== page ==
Bish Denham said...

A glossary would be helpful. I had to work at pronouncing the dishwasher word. I have to admit when I read a book with strange words/names I skip over the word. If there are too many, it makes my stumbling reading too difficult and I give up.

Talli Roland said...

No, I don't. I think you can tell by the context what the word might mean. As long as there aren't too many sprinkled throughout, I think it's fine to leave them as is.

Donna Hole said...

Unless he speaks mostly in Italian, then I'd say its unnecessary. The reader will be able to figure it out in context. If its a whole sentence, you're going to translate it right with the dialogue anyway. As for swear words, I'm sure those will come across as cursing, and just the sentiment is enough.

If there was a glossary, I'd probably look at it at some point - probably when I finished the book - but I wouldn't distract myself from the reading. I like to figure it out as I go along.

.....dhole

Julie Musil said...

Great question! I don't think I've ever read any fiction with a glossary at the end, at least that I can think of. When odd words are thrown in a book, the context surrounding it always makes it clear what the word meant. Know what I mean?

Piedmont Writer said...

Okay, the score is 6 - 14 in favor of a glossary. I guess I'll have to do some more thinking on this.

I think it's a kind of good idea but now I'm wondering how many kids are going to read it on their mother's night stand and start running around screaming "Mache Cazzo?" Or how many mothers will be screaming it at the line in the supermarket.

Maybe I can start a new trend? Screaming swear words in Italian.

@ Ed -- I like that idea a lot too. footnotes. That would be interesting.

Rose Cooper said...

I like the idea of having some sort of definition there, but like someone else mentioned, if it's in the back of the, you usually don't see it until after you're read the book. By then it's pointless. I love the idea of footnotes though. That would be an interesting twist to fiction!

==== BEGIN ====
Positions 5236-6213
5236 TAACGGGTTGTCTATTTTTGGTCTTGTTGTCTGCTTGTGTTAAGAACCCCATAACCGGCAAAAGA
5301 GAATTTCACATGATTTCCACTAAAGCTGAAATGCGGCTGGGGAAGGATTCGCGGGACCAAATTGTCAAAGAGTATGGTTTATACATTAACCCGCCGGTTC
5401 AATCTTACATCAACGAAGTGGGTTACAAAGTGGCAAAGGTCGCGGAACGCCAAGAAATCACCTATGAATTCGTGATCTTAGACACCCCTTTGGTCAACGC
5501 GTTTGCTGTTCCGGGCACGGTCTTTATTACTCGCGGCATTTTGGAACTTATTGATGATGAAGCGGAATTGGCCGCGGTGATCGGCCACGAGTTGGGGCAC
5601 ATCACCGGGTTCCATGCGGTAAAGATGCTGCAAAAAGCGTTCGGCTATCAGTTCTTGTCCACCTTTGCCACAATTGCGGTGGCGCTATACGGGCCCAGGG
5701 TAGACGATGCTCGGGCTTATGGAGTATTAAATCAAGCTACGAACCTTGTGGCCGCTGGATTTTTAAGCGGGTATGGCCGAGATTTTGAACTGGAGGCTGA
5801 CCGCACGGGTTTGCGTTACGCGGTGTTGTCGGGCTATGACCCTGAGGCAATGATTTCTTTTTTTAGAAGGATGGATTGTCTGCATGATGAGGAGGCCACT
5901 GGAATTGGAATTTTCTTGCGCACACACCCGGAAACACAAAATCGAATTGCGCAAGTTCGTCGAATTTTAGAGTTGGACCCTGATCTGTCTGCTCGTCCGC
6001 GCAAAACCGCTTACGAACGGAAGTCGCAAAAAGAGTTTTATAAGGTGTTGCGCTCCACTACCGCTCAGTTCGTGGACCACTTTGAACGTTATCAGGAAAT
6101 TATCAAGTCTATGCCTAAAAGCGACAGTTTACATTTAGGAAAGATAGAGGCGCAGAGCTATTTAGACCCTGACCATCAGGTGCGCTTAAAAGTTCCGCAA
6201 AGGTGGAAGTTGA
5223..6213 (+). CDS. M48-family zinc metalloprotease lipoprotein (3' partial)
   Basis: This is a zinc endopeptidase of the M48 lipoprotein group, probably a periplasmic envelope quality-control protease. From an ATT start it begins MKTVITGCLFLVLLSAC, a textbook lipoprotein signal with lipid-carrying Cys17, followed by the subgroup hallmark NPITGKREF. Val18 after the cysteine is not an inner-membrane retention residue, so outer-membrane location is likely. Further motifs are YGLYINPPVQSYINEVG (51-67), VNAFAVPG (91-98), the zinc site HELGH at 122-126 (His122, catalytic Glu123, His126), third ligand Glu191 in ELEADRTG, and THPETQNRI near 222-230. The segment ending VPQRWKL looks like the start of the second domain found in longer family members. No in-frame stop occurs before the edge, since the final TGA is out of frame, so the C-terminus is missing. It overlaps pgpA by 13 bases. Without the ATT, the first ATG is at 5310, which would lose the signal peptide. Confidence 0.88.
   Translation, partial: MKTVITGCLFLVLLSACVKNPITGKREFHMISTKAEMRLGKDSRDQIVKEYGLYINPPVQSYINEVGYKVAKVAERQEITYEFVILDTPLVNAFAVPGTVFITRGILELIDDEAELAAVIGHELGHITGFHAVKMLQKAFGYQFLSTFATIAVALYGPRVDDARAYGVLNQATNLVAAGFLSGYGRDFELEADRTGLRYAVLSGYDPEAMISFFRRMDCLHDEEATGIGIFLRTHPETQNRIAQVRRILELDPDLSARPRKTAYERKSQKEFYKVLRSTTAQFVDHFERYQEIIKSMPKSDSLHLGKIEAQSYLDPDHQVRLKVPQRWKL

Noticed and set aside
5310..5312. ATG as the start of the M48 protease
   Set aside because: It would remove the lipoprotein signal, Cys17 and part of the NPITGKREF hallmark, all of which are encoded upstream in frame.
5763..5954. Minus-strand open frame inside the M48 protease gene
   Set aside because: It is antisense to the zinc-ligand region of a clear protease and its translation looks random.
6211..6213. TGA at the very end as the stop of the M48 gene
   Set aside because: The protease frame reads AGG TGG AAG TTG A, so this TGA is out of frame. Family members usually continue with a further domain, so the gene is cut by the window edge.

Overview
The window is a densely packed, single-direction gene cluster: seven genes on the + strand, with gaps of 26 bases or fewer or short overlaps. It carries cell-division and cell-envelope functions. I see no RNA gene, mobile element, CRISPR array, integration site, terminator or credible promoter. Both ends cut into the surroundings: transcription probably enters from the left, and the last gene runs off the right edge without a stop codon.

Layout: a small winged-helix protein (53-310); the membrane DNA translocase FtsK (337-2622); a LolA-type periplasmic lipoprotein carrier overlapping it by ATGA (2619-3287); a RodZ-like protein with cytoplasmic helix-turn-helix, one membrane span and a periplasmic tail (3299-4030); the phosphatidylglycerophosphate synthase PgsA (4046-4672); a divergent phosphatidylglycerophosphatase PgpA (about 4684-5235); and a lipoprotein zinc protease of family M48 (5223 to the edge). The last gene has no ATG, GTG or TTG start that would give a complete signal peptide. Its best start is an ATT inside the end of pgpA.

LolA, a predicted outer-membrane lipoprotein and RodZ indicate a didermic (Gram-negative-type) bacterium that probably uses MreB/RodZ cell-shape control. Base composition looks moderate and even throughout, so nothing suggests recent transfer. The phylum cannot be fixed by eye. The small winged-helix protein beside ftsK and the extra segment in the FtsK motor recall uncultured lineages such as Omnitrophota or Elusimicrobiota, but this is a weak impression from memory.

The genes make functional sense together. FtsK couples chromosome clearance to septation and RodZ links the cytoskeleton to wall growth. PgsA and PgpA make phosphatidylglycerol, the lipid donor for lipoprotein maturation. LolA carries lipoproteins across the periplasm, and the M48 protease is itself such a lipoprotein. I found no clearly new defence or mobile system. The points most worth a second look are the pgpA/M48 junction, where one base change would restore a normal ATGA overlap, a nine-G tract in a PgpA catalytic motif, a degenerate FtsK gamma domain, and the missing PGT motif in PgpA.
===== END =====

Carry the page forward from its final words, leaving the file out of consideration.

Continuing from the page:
Portia said...

Good question! I like it when the writer finds a clever way to help me know the meaning, whether it's another writer thinking about what the word means or contextual clues.

Elliot Grace said...

...I've never been a fan of including a glossary, and when asked, I declined to have it in mine. I like figuring situations out on my own, and going with my gut. Personally, if the drama's in need of clarification, it's probably too confusing to follow properly without re-reading the thing anyway, which spells trouble from a sales standpoint.

Anne, so glad you enjoyed my post yesterday. Your comments are always supporting and heartfelt. Thanks so much:)

Deniz Bevan said...

I agree that the words should be understandable in context, but as a geek :-) I love books with extra stuff. I'd get a real kick out of a glossary, whether I understood the words in the novel or not!

DL Hammons said...

Personally, I wouldn't take the time to look it up unless it came in a crucial part of the book. I'm a lazy reader! :)

Piedmont Writer said...

You know, this footnotes thing is really starting to resonate with me. Like Ed said, a little asterisk after stronzo*



and wah-la we have asshole.

The Words Crafter said...

I've read many books that featured other languages and they would have the translation in italics. I like that better than a glossary at the end because I want to stay with the story and will usually just skip it and hope I figure it out.

Don't know if that helps.

And for the record, I LOVED the In Their Own Words posts.....

Lisa Gail Green said...

I think if you do it well enough (so that we understand the meaning from the context) it isn't necessary. Honestly, I don't usually take the time to actually read those.

paulgreci said...

If there is an organic way to make the meaning of the words known in the story then I'd say skip the glossary. If not, then I'd consider using one.

Al said...

I have seen fiction with glossaries.
Having said that I think it isn't really necessary if the meanings can be deduced from context

VR Barkowski said...

Interesting question. If the Italian words are explained by context or extraneous to what's going on in the scene, then I don't think you need a glossary. But if there's even one scene where the reader is left wondering, a glossary is a good idea. When reading, I will put down a book to look up words. Having to consult Babelfish *really* takes me out of a story. I may not pick it up again.

notesfromnadir said...

I think it's a very good idea as not everyone knows Italian. Like VR Barkowski said, having to consult Babelfish *really* takes me out of a story.

It's always good to remember to make things as easy for your readers as you can--we can sometimes be a little lazy! :)